Courts of equity may impose an equitable bar to a complaint when the lapse of time and a claimant's neglect in asserting rights causes prejudice to the adverse party. In determining whether laches should apply, courts consider the length of the delay, the sufficiency of the excuse, the loss of evidence on disputed matters, the opportunity for the claimant to have acted sooner, and whether the plaintiff or defendant possessed the property during the delay. The defendant must show prejudice from the delay.[10]

In the instant case, the trial court was authorized to find that when Cherokee County initially filed this action in November 1998 against Ella Mae Henry, the longtime title holder of the entire 43-acre tract, it had failed to discover that some six months earlier Blankenship had recorded his deed showing that he had bought 15 acres of the tract. There were then discovery delays in the case, compounded by the withdrawal of Ms. Henry's original counsel. When the county eventually learned through discovery that Blankenship owned part of the property, it immediately moved in January 2000 to have him added to the action as a defendant.

The trial court was further authorized to find from the evidence that Blankenship did not obtain permission from the county before purchasing or constructing the car shredder. Blankenship testified that he purchased the car shredder before he even had a location in mind for it, let alone before he bought the property from Henry. Moreover, Blankenship's land purchase agreement plainly states that the premises were subject to zoning ordinances, and Clifford Henry testified that he never told Blankenship the county would allow the operation of a car shredder on the property. Blankenship himself admitted that he never received any assurances from the county that he could operate a car shredder on the property, and no permits or licenses for the shredder were ever obtained from the county.

Finally, we note that Blankenship has not identified the loss of any evidence due to the delay in his being added to the lawsuit. Under all the circumstances of this case, we conclude that the trial court did not abuse its discretion in ruling that the county's action to enforce its zoning ordinance against Blankenship is not barred by laches. And absent an abuse of discretion, we will not disturb the trial court's ruling.[11]

5. Blankenship complains that the trial court erred in excluding hearsay testimony of alleged conversations between Henry and various county agents concerning Henry's purported request to put a "car processor" on the property. Given the absence of permission from the county for Blankenship to put a car shredder on his property, including Blankenship's own testimony that he never received assurance from the county that he could operate a car shredder, Blankenship has failed to show how he has been harmed by the exclusion of alleged hearsay conversations concerning some request by Henry. To prevail on appeal, an appellant must show harm as well as error in the exclusion of evidence.[12]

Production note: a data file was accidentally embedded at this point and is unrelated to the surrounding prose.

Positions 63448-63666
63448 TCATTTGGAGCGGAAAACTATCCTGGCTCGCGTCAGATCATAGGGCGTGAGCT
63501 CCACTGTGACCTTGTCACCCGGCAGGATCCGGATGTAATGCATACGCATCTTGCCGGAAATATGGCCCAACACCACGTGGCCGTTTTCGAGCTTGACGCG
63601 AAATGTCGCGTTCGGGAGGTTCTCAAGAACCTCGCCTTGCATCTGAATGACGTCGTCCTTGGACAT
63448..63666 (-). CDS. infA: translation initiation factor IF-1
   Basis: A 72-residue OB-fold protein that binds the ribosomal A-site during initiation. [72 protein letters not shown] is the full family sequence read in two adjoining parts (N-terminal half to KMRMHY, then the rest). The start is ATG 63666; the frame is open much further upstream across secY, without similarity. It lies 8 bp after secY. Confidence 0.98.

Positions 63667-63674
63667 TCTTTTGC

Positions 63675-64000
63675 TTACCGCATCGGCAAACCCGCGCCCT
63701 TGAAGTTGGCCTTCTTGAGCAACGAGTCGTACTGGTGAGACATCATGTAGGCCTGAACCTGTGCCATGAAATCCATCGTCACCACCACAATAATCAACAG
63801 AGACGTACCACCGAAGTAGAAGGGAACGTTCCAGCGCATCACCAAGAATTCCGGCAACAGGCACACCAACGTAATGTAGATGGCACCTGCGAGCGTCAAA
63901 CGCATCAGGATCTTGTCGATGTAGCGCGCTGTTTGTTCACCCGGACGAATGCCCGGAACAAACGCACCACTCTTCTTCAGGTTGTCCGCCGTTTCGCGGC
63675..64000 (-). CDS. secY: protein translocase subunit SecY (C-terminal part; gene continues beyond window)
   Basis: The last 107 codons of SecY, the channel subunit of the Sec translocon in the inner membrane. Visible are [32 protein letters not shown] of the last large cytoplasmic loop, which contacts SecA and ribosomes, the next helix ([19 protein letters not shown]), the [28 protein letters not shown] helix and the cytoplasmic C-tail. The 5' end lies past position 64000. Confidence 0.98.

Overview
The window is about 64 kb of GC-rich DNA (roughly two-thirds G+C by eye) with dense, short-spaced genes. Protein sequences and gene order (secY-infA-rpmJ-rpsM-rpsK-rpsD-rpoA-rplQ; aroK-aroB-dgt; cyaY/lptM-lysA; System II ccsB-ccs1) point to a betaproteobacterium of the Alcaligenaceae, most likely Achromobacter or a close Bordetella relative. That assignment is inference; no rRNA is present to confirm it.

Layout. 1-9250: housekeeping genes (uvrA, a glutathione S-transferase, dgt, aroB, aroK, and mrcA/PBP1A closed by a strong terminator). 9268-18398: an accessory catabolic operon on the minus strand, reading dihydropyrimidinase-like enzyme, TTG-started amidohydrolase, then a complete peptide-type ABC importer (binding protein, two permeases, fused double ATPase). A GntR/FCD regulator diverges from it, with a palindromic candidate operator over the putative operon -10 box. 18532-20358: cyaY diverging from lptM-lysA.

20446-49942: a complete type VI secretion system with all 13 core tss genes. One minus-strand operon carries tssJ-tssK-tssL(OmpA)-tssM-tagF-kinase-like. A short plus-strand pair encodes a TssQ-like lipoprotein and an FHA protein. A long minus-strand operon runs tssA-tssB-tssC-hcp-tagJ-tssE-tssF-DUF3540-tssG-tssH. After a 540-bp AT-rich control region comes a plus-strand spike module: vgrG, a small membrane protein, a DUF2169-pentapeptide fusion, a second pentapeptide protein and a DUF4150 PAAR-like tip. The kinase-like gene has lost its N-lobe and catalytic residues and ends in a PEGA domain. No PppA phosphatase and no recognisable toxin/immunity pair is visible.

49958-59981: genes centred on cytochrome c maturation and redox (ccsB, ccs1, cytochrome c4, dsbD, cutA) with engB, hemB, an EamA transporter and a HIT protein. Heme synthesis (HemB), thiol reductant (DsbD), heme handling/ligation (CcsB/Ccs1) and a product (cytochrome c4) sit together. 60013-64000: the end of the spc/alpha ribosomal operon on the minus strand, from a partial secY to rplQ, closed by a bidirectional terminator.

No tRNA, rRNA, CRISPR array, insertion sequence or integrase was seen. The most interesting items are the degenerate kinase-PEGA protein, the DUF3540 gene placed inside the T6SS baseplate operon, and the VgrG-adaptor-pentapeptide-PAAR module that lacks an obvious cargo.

Judgment reversed in Case No. A07A2026. Judgment affirmed in Case No. A07A2027.

PHIPPS and MIKELL, JJ., concur.

[1] The petition was initially filed against Clifford Henry's wife, Ella Mae Henry, in whose name the 43 acres was originally titled. Blankenship was subsequently added by amendment as a defendant. And when Ella Mae Henry later passed away, her heir Clifford Henry was substituted as a defendant.

[2] (Citations and punctuation omitted.) Cherokee County v. Martin, 253 Ga.App. 395, 396(1), 559 S.E.2d 138 (2002).

[3] (Emphasis supplied.) Troutman v. Aiken, 213 Ga. 55, 56, 96 S.E.2d 585 (1957).

[4] See Beugnot v. Coweta County, 231 Ga.App. 715, 722(1)(b), 500 S.E.2d 28 (1998).

[5] See Northside Corp. v. City of Atlanta, 275 Ga.App. 30, 32(2), 619 S.E.2d 691 (2005).

[6] BBC Land & Dev. v. Butts County, 281 Ga. 472, 473, 640 S.E.2d 33 (2007).

[7] (Citation omitted.) Flippen Alliance, etc. v. Brannan, 267 Ga.App. 134, 136(1), 601 S.E.2d 106 (2004).

[8] (Citation and punctuation omitted.) Id. at 138(3), 601 S.E.2d 106.

[9] Id.

[10] (Citations omitted.) Troup v. Loden, 266 Ga. 650, 651(1), 469 S.E.2d 664 (1996).

[11] See Dillard v. Bishop Eddie Long Ministries, 258 Ga.App. 507, 511(5), 574 S.E.2d 544 (2002).

[12] Jakobsen v. Colonial Pipeline Co., 237 Ga.App. 441, 447(4), 514 S.E.2d 851 (1999) (physical precedent only).